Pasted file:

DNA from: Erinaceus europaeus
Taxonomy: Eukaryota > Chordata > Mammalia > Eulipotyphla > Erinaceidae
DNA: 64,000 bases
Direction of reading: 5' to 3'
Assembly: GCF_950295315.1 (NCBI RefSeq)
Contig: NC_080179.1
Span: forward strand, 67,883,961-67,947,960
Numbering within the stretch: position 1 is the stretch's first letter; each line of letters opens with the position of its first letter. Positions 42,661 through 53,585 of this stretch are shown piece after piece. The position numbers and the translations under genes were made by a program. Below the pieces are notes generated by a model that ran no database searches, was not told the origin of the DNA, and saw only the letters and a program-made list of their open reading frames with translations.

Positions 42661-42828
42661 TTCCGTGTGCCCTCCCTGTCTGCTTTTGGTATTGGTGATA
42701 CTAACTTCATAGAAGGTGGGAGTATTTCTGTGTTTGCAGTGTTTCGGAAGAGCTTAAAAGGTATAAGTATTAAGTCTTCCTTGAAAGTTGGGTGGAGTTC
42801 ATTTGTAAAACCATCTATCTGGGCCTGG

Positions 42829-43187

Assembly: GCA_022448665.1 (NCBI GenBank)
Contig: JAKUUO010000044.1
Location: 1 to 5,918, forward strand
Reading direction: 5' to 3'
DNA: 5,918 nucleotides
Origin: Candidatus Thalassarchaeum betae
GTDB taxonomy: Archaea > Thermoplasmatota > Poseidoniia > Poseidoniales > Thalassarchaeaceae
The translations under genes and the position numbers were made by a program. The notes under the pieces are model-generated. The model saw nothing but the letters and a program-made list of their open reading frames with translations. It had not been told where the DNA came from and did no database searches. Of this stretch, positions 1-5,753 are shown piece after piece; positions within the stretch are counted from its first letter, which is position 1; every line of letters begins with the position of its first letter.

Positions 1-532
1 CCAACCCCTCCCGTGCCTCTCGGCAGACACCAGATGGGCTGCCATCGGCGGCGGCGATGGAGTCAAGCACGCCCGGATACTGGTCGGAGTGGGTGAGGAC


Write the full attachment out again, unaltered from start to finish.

DNA from: Erinaceus europaeus
Taxonomy: Eukaryota > Chordata > Mammalia > Eulipotyphla > Erinaceidae
DNA: 64,000 bases
Direction of reading: 5' to 3'
Assembly: GCF_950295315.1 (NCBI RefSeq)
Contig: NC_080179.1
Span: forward strand, 67,883,961-67,947,960
Numbering within the stretch: position 1 is the stretch's first letter; each line of letters opens with the position of its first letter. Positions 42,661 through 53,585 of this stretch are shown piece after piece. The position numbers and the translations under genes were made by a program. Below the pieces are notes generated by a model that ran no database searches, was not told the origin of the DNA, and saw only the letters and a program-made list of their open reading frames with translations.

Positions 42661-42828
42661 TTCCGTGTGCCCTCCCTGTCTGCTTTTGGTATTGGTGATA
42701 CTAACTTCATAGAAGGTGGGAGTATTTCTGTGTTTGCAGTGTTTCGGAAGAGCTTAAAAGGTATAAGTATTAAGTCTTCCTTGAAAGTTGGGTGGAGTTC
42801 ATTTGTAAAACCATCTATCTGGGCCTGG

Positions 42829-43187

Assembly: GCA_022448665.1 (NCBI GenBank)
Contig: JAKUUO010000044.1
Location: 1 to 5,918, forward strand
Reading direction: 5' to 3'
DNA: 5,918 nucleotides
Origin: Candidatus Thalassarchaeum betae
GTDB taxonomy: Archaea > Thermoplasmatota > Poseidoniia > Poseidoniales > Thalassarchaeaceae
The translations under genes and the position numbers were made by a program. The notes under the pieces are model-generated. The model saw nothing but the letters and a program-made list of their open reading frames with translations. It had not been told where the DNA came from and did no database searches. Of this stretch, positions 1-5,753 are shown piece after piece; positions within the stretch are counted from its first letter, which is position 1; every line of letters begins with the position of its first letter.

Positions 1-532
1 CCAACCCCTCCCGTGCCTCTCGGCAGACACCAGATGGGCTGCCATCGGCGGCGGCGATGGAGTCAAGCACGCCCGGATACTGGTCGGAGTGGGTGAGGAC